Depending on the article or study you have seen, somewhere around two-thirds of physicians are finding their compensation, either directly or indirectly, tied to productivity in one form or another and for most, the use of work relative value units (RVUs) is dominating the methodology.
This creates a great opportunity for physicians to participate in the profitability and performance of an organization while also sharing some of the risk. In general, this should be good news but because the use of work RVUs to measure productivity is so misunderstood, it often turns out to be a bad thing and here is why: RVUs alone do not measure productivity. No more than time measures productivity for an hourly worker. If he works more hours than the scheduled shift but does not contribute any benefit, would we really define this as being more productive? Of course not. And if a physician reports more work RVUs without any additional revenue, do each of those convert to more productivity? Again, of course not.
It is important to note that, for the purpose of this article, we are looking at productivity from a financial perspective and not just from the angle of work effort, and we are using RUVs as a proxy for actual expenses, since calculating exact costs at the physician level is very difficult for many practices. And because we are interested in total productivity for that physician, we are looking at total RVUs not just the work RVU value. This is an important distinction; if we were developing a compensation plan, we would only look at work RVUs, but in this larger view, financial productivity contributes significantly to physician performance..
To create a functional and usable work RVU-based physician productivity model, we need to call in the bucket brigade. We need to report two critical metrics: revenue and RVUs. Let's say we have a 10-physician practice. All else being equal, such as time-in-grade, experience, patient characteristics, payer mix, etc., we would expect that each provider would report around 10 percent of the practice's revenue and around 10 percent of the expenses, or in this case, RVU values. If this were the case, each provider would have a productivity ratio of 1. It works like this; for each provider, you take their revenue as a percent of the total revenue and divide it by their RVUs (or expense) to get a percent of the total RVUs. Let's say that, for provider No. 1, she reports $750,000 in revenue out of a total $5 million in revenue for the practice. She has, then, accounted for 15 percent of the total revenue. Subsequently, she is responsible for 12,500 total RVUs out of 125,000 reported for the practice, or 10 percent of the total. In this case, her contribution as a percent of the total exceeds her consumption as a percent of the total, and if you divide the revenue percent by the consumption percent, you get a productivity ratio of 1.5.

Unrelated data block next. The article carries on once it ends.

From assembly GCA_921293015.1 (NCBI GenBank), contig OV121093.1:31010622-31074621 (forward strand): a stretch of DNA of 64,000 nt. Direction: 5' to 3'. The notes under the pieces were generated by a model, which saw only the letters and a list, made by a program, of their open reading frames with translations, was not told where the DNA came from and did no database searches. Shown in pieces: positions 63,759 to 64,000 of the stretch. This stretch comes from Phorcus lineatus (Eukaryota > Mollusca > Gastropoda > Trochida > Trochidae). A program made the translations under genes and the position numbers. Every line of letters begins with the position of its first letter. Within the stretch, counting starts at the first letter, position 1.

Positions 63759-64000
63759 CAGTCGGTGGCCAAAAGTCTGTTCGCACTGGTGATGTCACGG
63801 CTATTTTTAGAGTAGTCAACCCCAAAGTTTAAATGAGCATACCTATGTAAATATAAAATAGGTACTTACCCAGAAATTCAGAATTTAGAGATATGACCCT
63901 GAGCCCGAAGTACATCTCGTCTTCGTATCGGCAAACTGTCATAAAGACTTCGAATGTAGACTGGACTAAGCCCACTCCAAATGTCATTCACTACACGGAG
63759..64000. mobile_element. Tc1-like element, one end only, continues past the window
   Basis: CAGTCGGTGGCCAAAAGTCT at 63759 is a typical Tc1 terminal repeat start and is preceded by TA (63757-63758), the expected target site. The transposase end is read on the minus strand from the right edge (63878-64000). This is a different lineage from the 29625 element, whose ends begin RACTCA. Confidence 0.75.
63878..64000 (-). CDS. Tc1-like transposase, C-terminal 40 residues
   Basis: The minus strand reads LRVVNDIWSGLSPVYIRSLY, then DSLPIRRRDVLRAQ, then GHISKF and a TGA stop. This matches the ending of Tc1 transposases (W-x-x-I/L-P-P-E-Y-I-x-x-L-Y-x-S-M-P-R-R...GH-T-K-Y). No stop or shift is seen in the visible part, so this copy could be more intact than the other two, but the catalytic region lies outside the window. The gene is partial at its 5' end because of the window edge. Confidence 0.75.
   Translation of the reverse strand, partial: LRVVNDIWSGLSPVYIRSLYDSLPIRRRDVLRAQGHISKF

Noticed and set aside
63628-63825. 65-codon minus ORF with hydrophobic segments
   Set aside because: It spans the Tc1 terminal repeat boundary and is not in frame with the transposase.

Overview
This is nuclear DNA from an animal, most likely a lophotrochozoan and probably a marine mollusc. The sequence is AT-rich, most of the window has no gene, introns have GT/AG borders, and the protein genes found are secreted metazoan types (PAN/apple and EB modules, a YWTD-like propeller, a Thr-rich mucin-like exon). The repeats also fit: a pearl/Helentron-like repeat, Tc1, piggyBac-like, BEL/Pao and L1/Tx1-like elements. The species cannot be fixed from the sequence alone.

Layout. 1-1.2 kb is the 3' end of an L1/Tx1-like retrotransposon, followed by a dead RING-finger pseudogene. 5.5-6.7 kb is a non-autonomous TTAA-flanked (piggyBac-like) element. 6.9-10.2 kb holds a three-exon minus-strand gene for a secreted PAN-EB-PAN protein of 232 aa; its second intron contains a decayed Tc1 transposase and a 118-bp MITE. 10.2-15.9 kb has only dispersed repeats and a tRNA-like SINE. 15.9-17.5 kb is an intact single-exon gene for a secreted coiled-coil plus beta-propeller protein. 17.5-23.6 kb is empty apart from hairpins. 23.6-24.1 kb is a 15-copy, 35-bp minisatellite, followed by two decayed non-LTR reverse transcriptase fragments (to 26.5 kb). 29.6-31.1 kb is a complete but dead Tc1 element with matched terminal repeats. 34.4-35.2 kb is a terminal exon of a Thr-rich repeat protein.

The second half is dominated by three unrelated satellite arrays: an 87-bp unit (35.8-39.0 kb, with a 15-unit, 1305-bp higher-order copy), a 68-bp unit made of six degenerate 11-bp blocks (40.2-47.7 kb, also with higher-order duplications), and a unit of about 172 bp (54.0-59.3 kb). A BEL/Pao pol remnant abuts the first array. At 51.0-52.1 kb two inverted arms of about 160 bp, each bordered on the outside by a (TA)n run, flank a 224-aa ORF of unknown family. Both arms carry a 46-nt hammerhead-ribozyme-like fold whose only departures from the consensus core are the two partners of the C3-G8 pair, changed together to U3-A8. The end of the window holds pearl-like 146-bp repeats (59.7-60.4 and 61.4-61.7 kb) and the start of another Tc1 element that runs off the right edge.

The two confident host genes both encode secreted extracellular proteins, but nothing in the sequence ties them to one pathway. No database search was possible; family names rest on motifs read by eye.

% provider revenue / % provider RVU = productivity ratio
For another provider, let's say that his ratio of practice revenue is 8.5 percent and his ratio of practice RVUs is as expected at 10 percent. Here, then, his productivity ratio would be 0.85, or lower than the ratio of 1 that we would have both expected and liked. If you want, you can monetize the value of productivity. In this case, we might determine that for each tenth of a percent of productivity, the dollar value is equal to $20,000. So moving a provider from a ratio of 0.85 to 1 adds $30,000 to the bottom line.
In any case, I look at the providers with higher productivity, identify the drivers behind their success, and as best as I can, apply those drivers to the lower productivity providers. Remember, every point counts.